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Breaking Ground: AbduRahman Beshir is revitalizing Pakistan’s maize sector

AbduRahman Beshir and his team are developing climate-resilient, biofortified and biotic stress-tolerant maize to enhance the maize seed sector.

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EL BATAN, Mexico (CIMMYT) – In Pakistan, maize is the third most important cereal crop after wheat and rice and it is the first in productivity among all the cereals. However, Pakistan imports about 90 percent of the hybrid seeds used to produce the crop, costing the country as much as $60 million annually. Furthermore, the genetic diversity of the currently available maize varieties is not diverse enough to adapt to the varied agro ecologies of Pakistan.

To address these issues, AbduRahman Beshir, maize improvement and seed systems specialist with the International Maize and Wheat Improvement Center (CIMMYT), and his team, working under the U.S. Agency for International Development (USAID)-funded Agricultural Innovation Program (AIP) for Pakistan, are developing climate-resilient, biofortified and biotic stress-tolerant maize to enhance the maize seed sector.

“Pakistan can be considered as a new frontier for CIMMYT’s maize impacts,” Beshir said. “Except for some limited maize activities in the early 1980s, there were no coordinated research activities in the past 32 years. I am glad to revitalize and breathe new life into Pakistan’s maize sector.”

Almost half of children under age 5 are reportedly malnourished, Beshir said, adding that protein, vitamin A, and other micronutrient deficiencies in Pakistan are rampant, while the mortality rate is among the highest in South Asia.

Beshir’s work targets these underprivileged groups and in the foreseeable future, he hopes to see nutritional benefits improve significantly.

Throughout his life, Beshir has witnessed how small scale farmers are often unable to fulfill their basic needs as they struggle to get fair market prices for produce, in part due to middlemen and a lack of information in the market.

He grew up in Ethiopia, a country where agriculture is the mainstay of the economy, accounting for 80 percent of employment, according to UNDP.  The livelihoods of Beshir’s grandparents and most of his relatives were dependent on agriculture, but his parents switched to a sideline business selling agricultural and food related products.

“I was brought up observing my parents’ entrepreneurial skills and efforts, but they wanted their children to pursue a career in science,” Beshir said, explaining how his parents encouraged him to attend university. “My father used to call me ‘doctor’ when I was a fourth grade pupil to inspire me in my education.”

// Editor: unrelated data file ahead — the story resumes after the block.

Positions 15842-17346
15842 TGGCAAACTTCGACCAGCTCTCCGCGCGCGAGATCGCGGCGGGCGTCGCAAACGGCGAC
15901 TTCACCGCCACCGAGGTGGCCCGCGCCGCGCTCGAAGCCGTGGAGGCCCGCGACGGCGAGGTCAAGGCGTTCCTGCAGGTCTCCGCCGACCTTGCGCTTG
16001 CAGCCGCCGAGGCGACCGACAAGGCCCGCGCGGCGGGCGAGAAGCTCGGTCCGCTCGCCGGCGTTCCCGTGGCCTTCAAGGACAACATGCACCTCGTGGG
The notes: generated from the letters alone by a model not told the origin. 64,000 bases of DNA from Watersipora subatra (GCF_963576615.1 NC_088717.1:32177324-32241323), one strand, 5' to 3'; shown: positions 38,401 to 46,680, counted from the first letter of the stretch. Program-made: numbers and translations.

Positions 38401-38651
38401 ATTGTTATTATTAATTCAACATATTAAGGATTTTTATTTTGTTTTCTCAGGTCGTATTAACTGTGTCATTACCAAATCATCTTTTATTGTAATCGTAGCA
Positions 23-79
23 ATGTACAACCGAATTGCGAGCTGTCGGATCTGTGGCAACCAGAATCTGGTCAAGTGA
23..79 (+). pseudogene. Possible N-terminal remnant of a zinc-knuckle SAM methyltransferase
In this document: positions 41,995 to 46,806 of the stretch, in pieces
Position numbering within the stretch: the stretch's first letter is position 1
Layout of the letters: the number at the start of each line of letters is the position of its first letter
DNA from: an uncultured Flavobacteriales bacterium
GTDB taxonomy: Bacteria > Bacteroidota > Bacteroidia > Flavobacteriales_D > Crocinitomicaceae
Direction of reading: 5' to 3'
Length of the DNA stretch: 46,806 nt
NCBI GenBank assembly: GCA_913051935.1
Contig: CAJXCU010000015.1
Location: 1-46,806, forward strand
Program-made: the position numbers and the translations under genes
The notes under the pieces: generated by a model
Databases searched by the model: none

Earning an undergraduate degree in agriculture and plant sciences was a life changing experience for Beshir, serving as an eye opener to the dire need for educated agricultural professionals to transform the livelihoods of rural farmers.

“Since then, I developed a passion on how to increase profits for rural farmers through technology promotion and targeted intervention.”

Beshir earned a Ph.D. in plant breeding from the University of the Free State, Bloemfontein, in South Africa, and was awarded a gold medal for his research project highlighting the severity of malnutrition in parts of sub-Saharan Africa and the ways quality protein maize seeks to address the issue.

Before joining CIMMYT in 2013, Beshir was the national partner in Ethiopia for a CIMMYT-led project on quality protein maize development and drought-tolerant maize for Africa.

“My involvement in these projects gave me a good grasp of how CIMMYT’s impact-oriented interventions practically change the life of farmers and brought a maize revolution in my country, in partnership with local institutions,” he said.

His current work in Pakistan mainly involves extensive testing of various maize products sourced from CIMMYT breeding hubs in Colombia, Mexico, Zimbabwe and the International Institute of Tropical Agriculture (IITA). Since 2014, more than 2,200 maize entries have been tested through the project.

Test samples consist of biofortified maize, as well as maize varieties that can tolerate major biotic and abiotic stresses, and they have been evaluated on more than 300 different sites in Pakistan. Such large scale testing is unprecedented in the history of maize in Pakistan.

Beshir’s led efforts resulted in the allocation of 49 market ready maize products (hybrids and OPVs) to partners in less than three years, a process that would otherwise have taken eight to 10 years to develop even a single product. The allocation of the new maize products has also given partners access to CIMMYT’s parental lines and breeder seeds, so that they can continue to lead sustainable seed businesses even after the project ends.

“Our intervention is the first program in Pakistan to introduce and identify biofortified maize, including pro-vitamin A, quality protein maize, and zinc-enriched hybrids/open pollinated varieties suitable for Pakistan,” Beshir said, adding that the research also led to the inauguration of the first maize stem borer mass rearing facility in Pakistan.

The facility will help national programs develop maize germplasm tolerant to maize stem borer attacks.

“As imported hybrid seeds are simply unaffordable to millions of small scale maize farmers, our research will enable local companies to provide affordable options to farmers,” he said.